Domestic Violence

Print
Press Enter to show all options, press Tab go to next option

 

When police departments respond to domestic violence calls, the victim is referred to social service agencies and the local courts but they must make those calls themselves at a time when their emotions and thoughts are all over the place. By the time a victim reaches out to those agencies, the perpetrator has usually already apologized, promised it won’t happen again or threatened the victim in some way to manipulate them into not moving forward with assistance. Statistics show that for most victims of domestic violence it can take multiple incidents of violence and as many attempts to reach out to a service provider for assistance before they are successful.

For years the Quincy and Randolph Police have been dedicated to the issues of domestic violence, so it was only natural when funding should become available through VOWA (Violence Against Women Act) that the two police departments and dove would enter into a relationship offering a new type of outreach to those who were involved in domestic violence incidents that the police responded to. DOVE’s CDVA reaches out to all those who are identified in police reports to offer safety planning, crisis intervention, support, information, assistance and resources. In 2012, DOVE added the Holbrook Police Department to the list of communities it serves in this capacity.

Since the inception of this program in 2009, DOVE’s CDVA has reached out by phone or by letter to the 4574 people who have been involved in the incidents of domestic violence the police have responded to, resulting in hundreds of successful conversations informing those involved with important information and resources they normally would not have received until they had to wait to become involved with some other social service agency to refer them. The safety planning done during those important conversations has not only made those people safer, it has saved and changed lives.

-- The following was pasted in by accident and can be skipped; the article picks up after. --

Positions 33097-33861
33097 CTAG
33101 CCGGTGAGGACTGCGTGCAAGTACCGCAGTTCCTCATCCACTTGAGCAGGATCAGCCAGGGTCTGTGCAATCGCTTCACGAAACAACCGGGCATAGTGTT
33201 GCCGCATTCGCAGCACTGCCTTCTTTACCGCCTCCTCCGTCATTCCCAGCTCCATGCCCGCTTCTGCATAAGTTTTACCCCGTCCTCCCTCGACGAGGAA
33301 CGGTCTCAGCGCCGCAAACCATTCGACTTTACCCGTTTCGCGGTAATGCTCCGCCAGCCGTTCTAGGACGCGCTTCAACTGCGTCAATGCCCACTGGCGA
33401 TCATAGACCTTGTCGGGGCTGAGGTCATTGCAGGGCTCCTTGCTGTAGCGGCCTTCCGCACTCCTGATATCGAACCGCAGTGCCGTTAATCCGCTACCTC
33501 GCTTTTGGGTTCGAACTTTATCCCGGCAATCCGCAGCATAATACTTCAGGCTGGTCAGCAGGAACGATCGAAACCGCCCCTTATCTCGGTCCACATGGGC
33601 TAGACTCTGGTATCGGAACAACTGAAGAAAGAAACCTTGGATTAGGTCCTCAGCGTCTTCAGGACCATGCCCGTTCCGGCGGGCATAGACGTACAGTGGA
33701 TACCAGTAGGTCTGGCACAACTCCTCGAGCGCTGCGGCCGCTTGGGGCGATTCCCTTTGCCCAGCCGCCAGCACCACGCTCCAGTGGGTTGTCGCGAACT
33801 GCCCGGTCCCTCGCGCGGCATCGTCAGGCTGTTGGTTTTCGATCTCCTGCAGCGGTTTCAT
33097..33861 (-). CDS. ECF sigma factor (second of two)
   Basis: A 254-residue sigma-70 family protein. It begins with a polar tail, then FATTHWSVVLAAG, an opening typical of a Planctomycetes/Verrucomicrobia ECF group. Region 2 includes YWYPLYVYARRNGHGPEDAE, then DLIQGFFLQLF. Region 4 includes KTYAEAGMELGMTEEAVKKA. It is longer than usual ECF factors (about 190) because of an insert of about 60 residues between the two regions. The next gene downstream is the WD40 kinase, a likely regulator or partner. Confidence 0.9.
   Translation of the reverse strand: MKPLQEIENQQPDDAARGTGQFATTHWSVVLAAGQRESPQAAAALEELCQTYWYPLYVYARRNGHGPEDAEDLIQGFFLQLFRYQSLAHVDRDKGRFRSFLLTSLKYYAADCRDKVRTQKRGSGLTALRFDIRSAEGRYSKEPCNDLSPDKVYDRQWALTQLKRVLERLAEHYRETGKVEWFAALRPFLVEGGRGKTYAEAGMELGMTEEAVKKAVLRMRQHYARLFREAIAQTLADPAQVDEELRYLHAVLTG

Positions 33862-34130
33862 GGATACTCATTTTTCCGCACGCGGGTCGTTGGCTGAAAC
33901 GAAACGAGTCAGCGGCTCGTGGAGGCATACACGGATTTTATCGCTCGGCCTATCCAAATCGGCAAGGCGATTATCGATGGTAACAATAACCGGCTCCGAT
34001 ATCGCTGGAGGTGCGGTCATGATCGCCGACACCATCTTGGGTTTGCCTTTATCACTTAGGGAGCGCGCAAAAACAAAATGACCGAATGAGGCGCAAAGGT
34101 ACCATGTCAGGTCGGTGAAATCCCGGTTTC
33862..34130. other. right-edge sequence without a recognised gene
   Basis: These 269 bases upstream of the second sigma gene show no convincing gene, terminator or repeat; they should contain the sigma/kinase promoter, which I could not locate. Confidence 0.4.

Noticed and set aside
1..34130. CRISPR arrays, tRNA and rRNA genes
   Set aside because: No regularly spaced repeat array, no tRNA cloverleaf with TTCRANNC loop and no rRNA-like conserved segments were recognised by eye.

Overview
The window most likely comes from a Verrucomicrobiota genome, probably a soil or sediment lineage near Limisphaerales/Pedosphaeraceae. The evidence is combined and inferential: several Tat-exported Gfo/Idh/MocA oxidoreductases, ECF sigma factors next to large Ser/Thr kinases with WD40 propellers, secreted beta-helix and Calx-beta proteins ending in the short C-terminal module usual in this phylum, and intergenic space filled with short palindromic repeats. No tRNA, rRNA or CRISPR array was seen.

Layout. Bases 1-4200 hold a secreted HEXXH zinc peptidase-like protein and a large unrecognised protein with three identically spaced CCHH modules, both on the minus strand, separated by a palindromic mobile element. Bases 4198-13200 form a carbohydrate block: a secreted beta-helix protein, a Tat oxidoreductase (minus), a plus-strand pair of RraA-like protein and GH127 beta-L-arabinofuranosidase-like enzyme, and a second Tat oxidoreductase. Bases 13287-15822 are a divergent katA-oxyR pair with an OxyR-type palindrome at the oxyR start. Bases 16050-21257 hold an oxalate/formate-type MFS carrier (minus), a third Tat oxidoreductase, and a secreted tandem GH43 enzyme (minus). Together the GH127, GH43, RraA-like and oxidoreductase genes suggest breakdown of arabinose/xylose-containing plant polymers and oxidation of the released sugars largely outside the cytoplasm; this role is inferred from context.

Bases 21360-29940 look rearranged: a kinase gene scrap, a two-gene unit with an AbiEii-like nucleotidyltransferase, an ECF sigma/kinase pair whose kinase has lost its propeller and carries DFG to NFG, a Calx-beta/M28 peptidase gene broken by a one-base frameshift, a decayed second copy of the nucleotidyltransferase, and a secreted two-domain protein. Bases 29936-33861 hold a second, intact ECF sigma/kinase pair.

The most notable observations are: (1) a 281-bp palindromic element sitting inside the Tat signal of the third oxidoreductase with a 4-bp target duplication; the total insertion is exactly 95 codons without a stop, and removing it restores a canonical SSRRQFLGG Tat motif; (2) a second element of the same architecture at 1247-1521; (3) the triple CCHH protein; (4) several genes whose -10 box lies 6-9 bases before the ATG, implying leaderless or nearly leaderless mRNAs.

Statistics help us to see that domestic violence in prevalent in many homes across the nation. The Dedham Police Department takes this very seriously and takes an attentive and unique approach to try to assist those who are affected to get help. The Department continues to be a leader in providing safety and information to victims of domestic violence. As a pro-active department, the DPD is committed to responding to those calls with caution, care and empathy and understands that not only are the victims affected but the children as well. Statistics also reveal that children who witness violence are significantly more likely to suffer emotional trauma which if not addressed can lead to suffering emotional trauma, addictions, emotional disorders, anxiety and decreased self esteem.

Continuing with a long time relationship with DOVE Program, the Civilian Domestic Violence Advocate from DOVE reaches out to all victims named in domestic violence reports to offer support, information on rights, navigation through the legal system and explains available options. This Advocate also assists in the restraining order process at Dedham District Court every Monday.

www.dovema.org

Domestic Violence High Risk Indicators

 

  • Perpetrator threatens or fantasizes of homicide/ suicide
  • Threats to harm the victim's children
  • Strangulation or attempted strangulation
  • Access or ownership of weapons
  • Extreme violence to victim
  • Victim believes the perpetrator will kill them
  • Hostage taking or kidnapping
  • Threat to kidnap
  • Any type of substance abuse
  • Violence to animals
  • Stalking behaviors

 

There are at least 17 signs of an abusive personality with only 4 of them being physical. Please contact the Civilian Domestic Violence Advocate at 617-653-4226 if you have questions or need assistance.